Federal authorities in Honolulu have arrested a high-ranking government official from the Federated States of Micronesia in the latest development in a Hawaii bribery scandal involving a prominent local engineer.
Master Halbert, 44, was charged in District Court Monday with money laundering — part of a scheme in which Honolulu-based civil engineering firm Lyon Associates paid public officials more than $400,000 in bribes to secure more than $10 million in contracts.
Lyon’s president, Frank James Lyon, admitted to the bribes last month in a plea agreement. Those payments included some $250,000 in bribes to unidentified state government officials to secure a $2.5 million contract in Hawaii, according to the deal.
Halbert, an assistant secretary and safety inspector for FSM’s Department of Aviation, is “Micronesian Official 1” in Lyon’s Jan. 22 plea agreement. Halbert was charged with violating the U.S. Foreign Corrupt Practices Act on Jan. 24. Those charges, unsealed Monday, provide more details into the bribes, which included thousands of dollars in cash payments and car purchases to Halbert in exchange for the contract work.
The Federal Courthouse in Honolulu.
Cory Lum/Civil Beat
According to the complaint, Halbert sent an email in 2010 expressing worry about a vehicle that Lyon had bought for him after local FSM officials started to question the purchase.
“I know I should protect myself and (not) put this in writing or discuss this in e-mail or any form of communication that can provide as a concrete evident (sic) and come back and used against me but its (sic) ok, if you want to take me down no problem,” Halbert wrote to Lyon and another unnamed co-conspirator after the FSM auditor started asking questions.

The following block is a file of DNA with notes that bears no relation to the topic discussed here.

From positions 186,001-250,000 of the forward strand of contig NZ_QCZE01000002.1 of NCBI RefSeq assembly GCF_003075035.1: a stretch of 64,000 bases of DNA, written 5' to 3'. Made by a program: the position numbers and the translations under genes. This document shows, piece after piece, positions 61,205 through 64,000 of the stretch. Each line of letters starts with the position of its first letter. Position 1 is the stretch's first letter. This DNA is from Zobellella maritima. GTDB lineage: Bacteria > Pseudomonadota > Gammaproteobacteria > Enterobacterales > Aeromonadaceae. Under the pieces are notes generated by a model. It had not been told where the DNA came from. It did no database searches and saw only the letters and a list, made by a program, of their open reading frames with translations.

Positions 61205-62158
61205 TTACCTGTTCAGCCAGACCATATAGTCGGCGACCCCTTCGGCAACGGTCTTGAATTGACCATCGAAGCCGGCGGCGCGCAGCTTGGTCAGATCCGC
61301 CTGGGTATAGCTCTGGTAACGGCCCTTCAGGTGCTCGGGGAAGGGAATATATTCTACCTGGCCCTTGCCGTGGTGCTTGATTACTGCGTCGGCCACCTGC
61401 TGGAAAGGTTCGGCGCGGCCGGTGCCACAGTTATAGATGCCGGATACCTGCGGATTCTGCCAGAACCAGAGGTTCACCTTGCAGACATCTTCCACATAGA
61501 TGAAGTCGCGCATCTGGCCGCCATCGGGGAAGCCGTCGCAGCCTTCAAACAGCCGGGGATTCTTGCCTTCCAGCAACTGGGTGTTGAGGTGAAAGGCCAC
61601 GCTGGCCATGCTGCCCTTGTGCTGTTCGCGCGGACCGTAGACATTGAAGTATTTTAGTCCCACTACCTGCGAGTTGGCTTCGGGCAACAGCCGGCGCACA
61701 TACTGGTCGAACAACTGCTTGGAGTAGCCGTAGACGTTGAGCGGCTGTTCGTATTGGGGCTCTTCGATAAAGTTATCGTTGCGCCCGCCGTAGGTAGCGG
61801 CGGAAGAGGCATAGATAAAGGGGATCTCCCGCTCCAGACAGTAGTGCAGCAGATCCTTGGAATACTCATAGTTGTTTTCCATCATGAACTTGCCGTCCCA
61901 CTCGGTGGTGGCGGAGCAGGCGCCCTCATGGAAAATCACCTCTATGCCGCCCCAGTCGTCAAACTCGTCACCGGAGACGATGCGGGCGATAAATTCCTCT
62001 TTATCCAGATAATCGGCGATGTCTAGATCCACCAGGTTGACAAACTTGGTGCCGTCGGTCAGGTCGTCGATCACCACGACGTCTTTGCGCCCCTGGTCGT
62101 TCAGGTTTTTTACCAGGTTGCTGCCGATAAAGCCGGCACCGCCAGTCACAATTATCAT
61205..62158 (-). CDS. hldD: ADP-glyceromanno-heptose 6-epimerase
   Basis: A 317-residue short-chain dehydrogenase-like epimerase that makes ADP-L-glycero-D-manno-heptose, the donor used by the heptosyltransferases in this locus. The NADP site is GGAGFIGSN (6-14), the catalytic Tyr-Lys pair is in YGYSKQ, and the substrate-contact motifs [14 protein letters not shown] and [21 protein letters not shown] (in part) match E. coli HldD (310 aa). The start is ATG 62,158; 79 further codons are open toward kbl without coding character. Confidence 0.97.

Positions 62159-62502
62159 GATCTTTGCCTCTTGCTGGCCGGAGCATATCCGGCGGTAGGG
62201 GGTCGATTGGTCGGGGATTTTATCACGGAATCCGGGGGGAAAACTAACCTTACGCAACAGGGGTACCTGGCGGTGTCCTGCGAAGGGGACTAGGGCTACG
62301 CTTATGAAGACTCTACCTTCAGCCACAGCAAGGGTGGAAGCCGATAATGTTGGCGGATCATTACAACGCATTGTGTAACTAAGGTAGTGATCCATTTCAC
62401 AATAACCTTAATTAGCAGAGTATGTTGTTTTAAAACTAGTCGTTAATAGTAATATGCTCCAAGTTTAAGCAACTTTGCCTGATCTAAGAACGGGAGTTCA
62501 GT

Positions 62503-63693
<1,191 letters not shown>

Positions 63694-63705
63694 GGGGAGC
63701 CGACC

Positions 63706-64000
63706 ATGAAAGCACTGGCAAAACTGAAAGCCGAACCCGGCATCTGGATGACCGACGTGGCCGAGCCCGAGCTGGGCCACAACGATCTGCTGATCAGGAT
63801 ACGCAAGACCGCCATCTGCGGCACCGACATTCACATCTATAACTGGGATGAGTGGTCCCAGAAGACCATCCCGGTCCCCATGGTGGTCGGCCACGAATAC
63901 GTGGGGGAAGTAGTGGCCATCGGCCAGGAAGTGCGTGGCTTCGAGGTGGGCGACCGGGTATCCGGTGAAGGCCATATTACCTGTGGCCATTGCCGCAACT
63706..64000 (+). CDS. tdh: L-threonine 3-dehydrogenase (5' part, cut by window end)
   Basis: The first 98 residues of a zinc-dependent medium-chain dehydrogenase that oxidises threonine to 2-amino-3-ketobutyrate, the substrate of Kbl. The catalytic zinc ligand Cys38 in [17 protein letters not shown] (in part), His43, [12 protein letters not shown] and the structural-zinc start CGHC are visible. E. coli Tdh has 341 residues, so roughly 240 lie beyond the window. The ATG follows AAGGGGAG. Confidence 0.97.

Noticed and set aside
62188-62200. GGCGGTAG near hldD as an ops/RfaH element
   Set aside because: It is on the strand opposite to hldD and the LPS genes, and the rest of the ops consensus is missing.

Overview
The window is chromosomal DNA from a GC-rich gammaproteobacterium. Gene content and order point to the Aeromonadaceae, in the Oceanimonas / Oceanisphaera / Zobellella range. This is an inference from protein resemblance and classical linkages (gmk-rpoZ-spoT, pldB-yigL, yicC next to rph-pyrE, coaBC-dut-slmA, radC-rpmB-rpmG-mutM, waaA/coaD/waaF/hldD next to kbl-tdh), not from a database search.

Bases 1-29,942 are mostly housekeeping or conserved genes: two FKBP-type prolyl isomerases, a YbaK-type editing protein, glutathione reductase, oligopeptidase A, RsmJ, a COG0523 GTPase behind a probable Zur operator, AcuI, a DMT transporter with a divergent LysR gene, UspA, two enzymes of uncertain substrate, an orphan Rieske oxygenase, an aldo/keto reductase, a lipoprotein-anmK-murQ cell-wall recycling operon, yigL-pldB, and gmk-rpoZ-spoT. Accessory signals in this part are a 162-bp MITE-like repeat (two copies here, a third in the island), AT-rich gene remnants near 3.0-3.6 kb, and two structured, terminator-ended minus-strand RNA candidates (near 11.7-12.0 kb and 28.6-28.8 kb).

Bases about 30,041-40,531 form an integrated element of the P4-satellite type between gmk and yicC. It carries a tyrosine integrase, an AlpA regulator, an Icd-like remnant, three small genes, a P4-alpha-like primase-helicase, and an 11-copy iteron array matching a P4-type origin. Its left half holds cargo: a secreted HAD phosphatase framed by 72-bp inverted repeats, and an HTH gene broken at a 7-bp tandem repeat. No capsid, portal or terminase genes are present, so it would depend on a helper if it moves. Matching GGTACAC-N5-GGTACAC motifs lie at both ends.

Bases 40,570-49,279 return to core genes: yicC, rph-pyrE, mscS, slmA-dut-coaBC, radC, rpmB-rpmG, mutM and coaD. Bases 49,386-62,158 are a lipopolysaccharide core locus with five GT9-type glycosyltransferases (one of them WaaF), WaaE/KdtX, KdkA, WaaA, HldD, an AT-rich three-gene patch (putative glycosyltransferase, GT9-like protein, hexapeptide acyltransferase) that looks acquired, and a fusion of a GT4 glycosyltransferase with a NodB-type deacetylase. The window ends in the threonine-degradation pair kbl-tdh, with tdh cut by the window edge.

Halbert told them that if they didn’t support him in the auditor’s inquiry then he did “not think (they) should do business together again,” according to the complaint.
Halbert, who helped managed Federal Aviation Administration-funded airport projects, was one of two Micronesian officials who benefitted from bribes, according to Lyon’s plea deal.
The second official was a member of the FSM Congress, and authorities still haven’t said who that is.
The messages from Halbert detailed in the complaint complement other email excerpts that were included in Lyon’s Jan. 22 plea deal.
“This is an example of things (I) have to do,” Lyon wrote in an email to his alleged co-conspirator, an FSM resident, as he looked to purchase a new Ford truck for Halbert.
“This is illegal. (I) can only do these things when people don’t know what I am doing,” Lyon wrote, according to the plea agreement.
Halbert is scheduled for a pretrial detention hearing Feb. 13 and a preliminary hearing Feb. 22. in U.S. District Court, according to the Department of Justice.
Read the federal complaint against him here:
Stay Up To Date On The Coronavirus And Other Hawaii Issues
Before you go . . .
During a crisis like this, it’s more important than ever to dig beyond the news, to figure out what government policies mean for ordinary citizens and how those policies were put together.
For the first time, Civil Beat has become a seven-days-per-week news operation, publishing new stories and a new edition each Saturday and Sunday as well as weekdays.
This is perhaps the biggest, most consequential story our reporters will ever cover. And at no other time in Civil Beat’s history have we relied on your support more. Please consider supporting Civil Beat by making a tax-deductible gift.